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Chucking crackdown, 20 years too late - Darrell Hair

Published on Tuesday, 14 October 2014 16:16

DarrelHair 410px 14 10 14Darrell Hair, the umpire who famously no-balled Muttiah Muralitharan in a Boxing Day Test, says cricket's crackdown on illegal bowling actions has come 20 years too late, leaving the game with "a generation of chuckers".

The Australian has watched with interest as a succession of leading bowlers led by Pakistan spinner Saeed Ajmal have been suspended from international cricket or reported in an unprecedented purge.

The absence of Ajmal for the upcoming Test series against Australia in the United Arab Emirates is a huge blow for Pakistan but Hair predictably has little sympathy, instead taking aim at the ICC for being soft on one of the game's most vexed issues for too long. "Whatever they're doing now, they're doing 20 years too late," he said. "They had a chance in 1995 to clean things up and it's taken them 19 years to finally come back and say they want chuckers out of the game.  I can't believe that Saaed Ajmal has been able to bowl as long as he has, and they say he is bending his arm by 45 degrees [the legal limit is 15 degrees] or something. Well, every man and his dog would have known that.

"I suppose what it does show is the general weakness of the umpires over time to do anything about it."

Now six years into international retirement and working with his old club in Orange, the 62-year-old was at the centre of one of cricket's most notorious episodes when he repeatedly no-balled a 23-year-old Muralitharan during the Boxing Day Test between Australia and Sri Lanka at the MCG in 1995. Muralitharan had his action cleared the following May, and then again in 1999 after he was called again by umpire Ross Emerson during a one-day international in Adelaide, and went on to take more Test wickets than any bowler in history.

"People say 'you should be happy with the way things turned out'...with the chuckers being weeded out. But it doesn't give me any personal satisfaction whatsoever," Hair said. "All I was doing at any time was just doing my job and I think I did it to the best of my ability. The fact was that no other ICC umpires were willing to have a go. Ross Emerson was very adamant about his thoughts about chuckers but they soon put him into the background.

"I suppose I was lucky I had a few games under my belt so they didn't want to target me, but they certainly got him out of the way fairly swiftly. It'll be interesting to see how many umpires are brave enough to get involved in it. I said it in the late '90s that if something wasn't done about it you'd have a generation of chuckers on your hands and now you have. They try to emulate Harbajan Singh and Saqlain Mushtaq and Murali and that's the problem. The crackdown should have happened on those players and the ICC should have let it be known that it wasn't acceptable."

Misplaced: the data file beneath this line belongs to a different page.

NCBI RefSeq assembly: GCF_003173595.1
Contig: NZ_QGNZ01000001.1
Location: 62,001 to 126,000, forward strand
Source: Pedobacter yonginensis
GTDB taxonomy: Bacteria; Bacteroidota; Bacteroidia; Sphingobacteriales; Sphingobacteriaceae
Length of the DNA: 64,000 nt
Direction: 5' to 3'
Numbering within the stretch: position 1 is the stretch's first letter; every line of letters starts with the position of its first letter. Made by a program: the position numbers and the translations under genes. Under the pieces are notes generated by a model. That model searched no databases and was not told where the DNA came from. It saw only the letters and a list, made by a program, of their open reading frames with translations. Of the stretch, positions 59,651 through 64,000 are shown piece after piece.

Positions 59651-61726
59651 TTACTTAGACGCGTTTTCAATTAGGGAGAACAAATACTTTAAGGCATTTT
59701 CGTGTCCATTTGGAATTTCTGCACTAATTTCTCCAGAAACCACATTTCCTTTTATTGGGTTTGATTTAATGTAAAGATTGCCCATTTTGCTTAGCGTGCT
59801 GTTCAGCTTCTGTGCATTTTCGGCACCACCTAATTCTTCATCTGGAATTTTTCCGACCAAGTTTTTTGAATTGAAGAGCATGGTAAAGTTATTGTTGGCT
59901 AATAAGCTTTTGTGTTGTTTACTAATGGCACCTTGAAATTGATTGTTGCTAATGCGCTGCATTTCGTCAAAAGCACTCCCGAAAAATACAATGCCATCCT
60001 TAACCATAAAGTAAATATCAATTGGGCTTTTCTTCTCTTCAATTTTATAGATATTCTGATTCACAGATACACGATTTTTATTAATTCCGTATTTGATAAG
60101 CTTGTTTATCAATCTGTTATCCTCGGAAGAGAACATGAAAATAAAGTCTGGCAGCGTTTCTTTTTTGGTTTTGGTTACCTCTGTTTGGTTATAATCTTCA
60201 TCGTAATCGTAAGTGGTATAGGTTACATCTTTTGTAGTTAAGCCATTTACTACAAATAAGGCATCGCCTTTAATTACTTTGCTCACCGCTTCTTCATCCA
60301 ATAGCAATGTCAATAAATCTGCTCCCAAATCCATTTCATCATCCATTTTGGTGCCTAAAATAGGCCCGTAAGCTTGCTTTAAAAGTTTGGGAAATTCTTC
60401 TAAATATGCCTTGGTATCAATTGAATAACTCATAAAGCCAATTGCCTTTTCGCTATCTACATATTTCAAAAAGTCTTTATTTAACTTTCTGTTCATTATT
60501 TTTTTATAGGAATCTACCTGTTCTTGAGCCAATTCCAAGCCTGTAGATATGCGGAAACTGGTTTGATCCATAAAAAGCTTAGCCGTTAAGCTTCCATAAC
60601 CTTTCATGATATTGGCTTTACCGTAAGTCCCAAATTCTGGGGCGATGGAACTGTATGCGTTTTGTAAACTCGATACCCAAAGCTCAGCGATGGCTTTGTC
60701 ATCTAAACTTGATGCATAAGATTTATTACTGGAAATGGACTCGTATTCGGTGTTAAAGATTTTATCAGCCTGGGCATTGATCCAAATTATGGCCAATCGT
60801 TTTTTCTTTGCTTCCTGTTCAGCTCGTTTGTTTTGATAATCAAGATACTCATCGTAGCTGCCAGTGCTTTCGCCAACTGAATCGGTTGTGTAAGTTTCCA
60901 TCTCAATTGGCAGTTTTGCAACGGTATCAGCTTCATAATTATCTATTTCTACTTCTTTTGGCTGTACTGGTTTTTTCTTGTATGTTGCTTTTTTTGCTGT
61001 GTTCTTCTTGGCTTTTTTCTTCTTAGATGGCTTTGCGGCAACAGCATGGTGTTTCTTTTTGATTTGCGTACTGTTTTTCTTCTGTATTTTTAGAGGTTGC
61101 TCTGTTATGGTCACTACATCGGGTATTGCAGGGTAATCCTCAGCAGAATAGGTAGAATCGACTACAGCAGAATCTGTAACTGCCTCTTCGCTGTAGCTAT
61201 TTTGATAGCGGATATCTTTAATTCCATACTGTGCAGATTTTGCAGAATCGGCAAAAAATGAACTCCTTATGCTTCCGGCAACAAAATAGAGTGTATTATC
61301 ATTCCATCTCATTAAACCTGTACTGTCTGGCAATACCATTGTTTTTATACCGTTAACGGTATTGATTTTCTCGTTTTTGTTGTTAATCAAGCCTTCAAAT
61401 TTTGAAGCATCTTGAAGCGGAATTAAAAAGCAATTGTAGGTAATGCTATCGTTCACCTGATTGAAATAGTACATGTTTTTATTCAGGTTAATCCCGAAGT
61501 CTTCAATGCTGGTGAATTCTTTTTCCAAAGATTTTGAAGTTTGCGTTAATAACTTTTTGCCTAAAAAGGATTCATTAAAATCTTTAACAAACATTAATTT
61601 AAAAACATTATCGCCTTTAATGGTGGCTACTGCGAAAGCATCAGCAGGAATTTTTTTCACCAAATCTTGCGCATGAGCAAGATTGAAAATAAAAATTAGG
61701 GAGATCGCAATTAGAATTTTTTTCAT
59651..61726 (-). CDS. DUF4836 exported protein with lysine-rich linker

After years of administrative inaction and discontent among players, the clampdown followed a key meeting in June of the ICC Cricket Committee, on which former Test captain Mark Taylor and current Australian coach Darren Lehmann sit. There have been questions about the timing, with Pakistan coach Waqar Younis saying teams with suspended players will be hurt badly in the World Cup, but it appears there is no turning back.

"The game had reached a tipping point on this issue, when many groups within the game felt that there were too many bowlers with suspect actions operating in international cricket,"  ICC general manager of cricket operations, Geoff Allardice, told Fairfax Media. "The most prominent of these groups was the ICC Cricket Committee at its meeting in June, when it observed the ICC's reporting and testing procedures were not adequately scrutinising these bowlers. They weren't the only ones talking about this issue, as similar views had been expressed by teams, players, umpires, referees and administrators."

"Since that time the umpires have felt more confident to report their concerns with certain bowlers, and their concerns have been supported by the results of the testing of these reported bowlers."


Last Updated on Monday, 20 October 2014 12:15